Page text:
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A Berlin satirist collective and Colombian peace and human rights activists are the winners of this year's Aachen Peace Prize. The award honors those who make " a contribution to mutual understanding" among people.
The Berlin "Peng!" collective and the Colombian human rights and aid organization "Concern Universal Colombia" have been awarded the prestigious Aachen Peace Prize at a ceremony in the western German city.
"Peng!" ("Bang!" in English) is a group of artists that carries out satirical social and political actions online and in public, for example launching fake advertising campaigns to create more awareness of poverty. It has also drawn attention for its imaginative protests against the arms industry, such as putting on a fake peace prize ceremony for German weapon manufacturers.
In a laudatory speech on Saturday evening, Christoph Kriescher, a member of the award's board, said the group succeeded in "tackling painful subjects with its satirical, subversive and transgressive actions and in explaining to us the connections between the global and the local level."
Resistance and protest were "still indispensable and important" even 30 years after the establishment of the Aachen Peace Prize, Kriescher said, citing the global climate catastrophe and the growing gap between poor and rich as current challenges.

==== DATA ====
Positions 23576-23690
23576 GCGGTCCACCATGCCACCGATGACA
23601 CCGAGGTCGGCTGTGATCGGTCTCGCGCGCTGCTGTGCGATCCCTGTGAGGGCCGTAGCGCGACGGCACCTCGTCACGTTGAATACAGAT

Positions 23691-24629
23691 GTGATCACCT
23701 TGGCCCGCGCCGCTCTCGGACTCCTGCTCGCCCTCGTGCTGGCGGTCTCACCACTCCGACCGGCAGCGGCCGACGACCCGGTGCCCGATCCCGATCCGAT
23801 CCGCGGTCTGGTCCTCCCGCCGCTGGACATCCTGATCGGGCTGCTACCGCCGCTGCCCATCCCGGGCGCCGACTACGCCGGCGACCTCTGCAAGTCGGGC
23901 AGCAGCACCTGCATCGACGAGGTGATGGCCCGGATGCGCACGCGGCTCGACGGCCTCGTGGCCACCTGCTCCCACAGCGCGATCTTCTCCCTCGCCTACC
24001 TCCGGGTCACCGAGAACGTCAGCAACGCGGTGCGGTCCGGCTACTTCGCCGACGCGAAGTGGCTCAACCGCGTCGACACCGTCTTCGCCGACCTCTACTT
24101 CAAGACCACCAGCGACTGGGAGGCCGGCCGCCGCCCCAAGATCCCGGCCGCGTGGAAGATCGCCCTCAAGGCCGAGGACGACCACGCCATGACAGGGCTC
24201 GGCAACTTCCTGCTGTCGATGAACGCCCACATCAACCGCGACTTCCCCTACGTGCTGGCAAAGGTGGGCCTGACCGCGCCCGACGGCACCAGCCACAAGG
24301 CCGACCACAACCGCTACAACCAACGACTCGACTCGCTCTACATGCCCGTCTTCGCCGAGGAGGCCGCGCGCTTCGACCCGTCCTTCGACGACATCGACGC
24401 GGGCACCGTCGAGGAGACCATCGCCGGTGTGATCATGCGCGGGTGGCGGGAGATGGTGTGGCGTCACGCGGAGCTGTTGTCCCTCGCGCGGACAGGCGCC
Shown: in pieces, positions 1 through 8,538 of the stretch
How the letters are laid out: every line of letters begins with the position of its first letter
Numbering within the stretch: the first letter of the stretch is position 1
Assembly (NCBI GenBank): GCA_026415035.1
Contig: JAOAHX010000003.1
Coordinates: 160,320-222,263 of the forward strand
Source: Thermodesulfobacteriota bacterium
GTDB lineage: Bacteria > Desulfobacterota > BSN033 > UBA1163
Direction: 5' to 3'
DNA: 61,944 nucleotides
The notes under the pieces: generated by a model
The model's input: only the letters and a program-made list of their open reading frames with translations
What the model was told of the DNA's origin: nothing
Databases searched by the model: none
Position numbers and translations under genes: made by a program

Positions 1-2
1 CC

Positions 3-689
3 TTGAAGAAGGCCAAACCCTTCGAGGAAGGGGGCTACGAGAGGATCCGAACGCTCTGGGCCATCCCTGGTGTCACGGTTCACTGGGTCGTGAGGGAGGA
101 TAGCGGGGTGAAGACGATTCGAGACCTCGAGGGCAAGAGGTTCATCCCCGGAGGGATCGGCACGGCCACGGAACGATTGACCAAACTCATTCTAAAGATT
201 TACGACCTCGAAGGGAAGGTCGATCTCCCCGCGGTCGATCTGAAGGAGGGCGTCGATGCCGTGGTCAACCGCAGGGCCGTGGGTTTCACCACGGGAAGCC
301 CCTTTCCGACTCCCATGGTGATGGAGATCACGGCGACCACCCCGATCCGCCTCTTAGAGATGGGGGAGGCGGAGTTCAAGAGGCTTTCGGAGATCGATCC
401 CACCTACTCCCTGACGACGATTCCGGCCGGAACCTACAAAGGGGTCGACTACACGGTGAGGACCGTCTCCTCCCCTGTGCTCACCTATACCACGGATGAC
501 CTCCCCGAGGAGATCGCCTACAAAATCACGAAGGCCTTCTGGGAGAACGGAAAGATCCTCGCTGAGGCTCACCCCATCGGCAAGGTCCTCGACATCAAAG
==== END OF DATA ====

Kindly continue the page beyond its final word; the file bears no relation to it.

Colombian peace efforts
Kriescher praised the founders of the Colombian organization, Siobhan McGee and Jaime Bernal-Gonzales, for their efforts to promote peace and human rights in Colombia.
"Concern Universal Colombia" was launched in the 1980s and helps people in the country establish small businesses and childcare facilities, as well as carrying out political education projects. Bernal-Gonzales, a teacher, has also been involved in the long-running peace process between the government and rebels.
The Aachen Peace Prize, worth €2,000 ($2,324), was established in 1988 and is awarded to people who work to create peace and understanding between different peoples. It is supported by an association consisting of some 50 church, political, trade union and civic groups along with 350 private individuals.
The prize is traditionally awarded on the day celebrated as "anti-war day," September 1.